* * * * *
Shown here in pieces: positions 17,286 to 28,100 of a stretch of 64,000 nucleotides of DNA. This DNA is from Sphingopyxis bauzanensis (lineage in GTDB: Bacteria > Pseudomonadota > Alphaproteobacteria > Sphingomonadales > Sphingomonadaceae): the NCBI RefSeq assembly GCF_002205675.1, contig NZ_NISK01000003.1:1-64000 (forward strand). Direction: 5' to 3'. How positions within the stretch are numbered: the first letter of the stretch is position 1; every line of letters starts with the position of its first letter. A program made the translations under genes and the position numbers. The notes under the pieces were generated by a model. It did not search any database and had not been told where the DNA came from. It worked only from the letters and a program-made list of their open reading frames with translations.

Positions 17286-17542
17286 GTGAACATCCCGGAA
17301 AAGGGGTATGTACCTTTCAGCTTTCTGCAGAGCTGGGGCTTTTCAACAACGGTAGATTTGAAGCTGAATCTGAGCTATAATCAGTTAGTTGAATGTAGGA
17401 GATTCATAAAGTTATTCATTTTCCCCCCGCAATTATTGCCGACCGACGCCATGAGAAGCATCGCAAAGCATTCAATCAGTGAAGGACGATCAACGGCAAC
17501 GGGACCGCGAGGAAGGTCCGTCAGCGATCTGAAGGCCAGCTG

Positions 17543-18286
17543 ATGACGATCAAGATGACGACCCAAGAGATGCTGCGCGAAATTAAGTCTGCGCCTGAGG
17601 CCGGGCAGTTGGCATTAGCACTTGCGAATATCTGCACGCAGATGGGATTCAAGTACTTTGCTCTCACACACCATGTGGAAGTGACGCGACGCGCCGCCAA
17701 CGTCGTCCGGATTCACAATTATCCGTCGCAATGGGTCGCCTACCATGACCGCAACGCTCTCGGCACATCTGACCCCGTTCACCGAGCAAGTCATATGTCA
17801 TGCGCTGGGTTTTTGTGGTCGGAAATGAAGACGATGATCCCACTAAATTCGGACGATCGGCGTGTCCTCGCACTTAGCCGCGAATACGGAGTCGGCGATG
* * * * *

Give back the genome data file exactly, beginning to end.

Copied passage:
Shown here in pieces: positions 17,286 to 28,100 of a stretch of 64,000 nucleotides of DNA. This DNA is from Sphingopyxis bauzanensis (lineage in GTDB: Bacteria > Pseudomonadota > Alphaproteobacteria > Sphingomonadales > Sphingomonadaceae): the NCBI RefSeq assembly GCF_002205675.1, contig NZ_NISK01000003.1:1-64000 (forward strand). Direction: 5' to 3'. How positions within the stretch are numbered: the first letter of the stretch is position 1; every line of letters starts with the position of its first letter. A program made the translations under genes and the position numbers. The notes under the pieces were generated by a model. It did not search any database and had not been told where the DNA came from. It worked only from the letters and a program-made list of their open reading frames with translations.

Positions 17286-17542
17286 GTGAACATCCCGGAA
17301 AAGGGGTATGTACCTTTCAGCTTTCTGCAGAGCTGGGGCTTTTCAACAACGGTAGATTTGAAGCTGAATCTGAGCTATAATCAGTTAGTTGAATGTAGGA
17401 GATTCATAAAGTTATTCATTTTCCCCCCGCAATTATTGCCGACCGACGCCATGAGAAGCATCGCAAAGCATTCAATCAGTGAAGGACGATCAACGGCAAC
17501 GGGACCGCGAGGAAGGTCCGTCAGCGATCTGAAGGCCAGCTG

Positions 17543-18286
17543 ATGACGATCAAGATGACGACCCAAGAGATGCTGCGCGAAATTAAGTCTGCGCCTGAGG
17601 CCGGGCAGTTGGCATTAGCACTTGCGAATATCTGCACGCAGATGGGATTCAAGTACTTTGCTCTCACACACCATGTGGAAGTGACGCGACGCGCCGCCAA
17701 CGTCGTCCGGATTCACAATTATCCGTCGCAATGGGTCGCCTACCATGACCGCAACGCTCTCGGCACATCTGACCCCGTTCACCGAGCAAGTCATATGTCA
17801 TGCGCTGGGTTTTTGTGGTCGGAAATGAAGACGATGATCCCACTAAATTCGGACGATCGGCGTGTCCTCGCACTTAGCCGCGAATACGGAGTCGGCGATG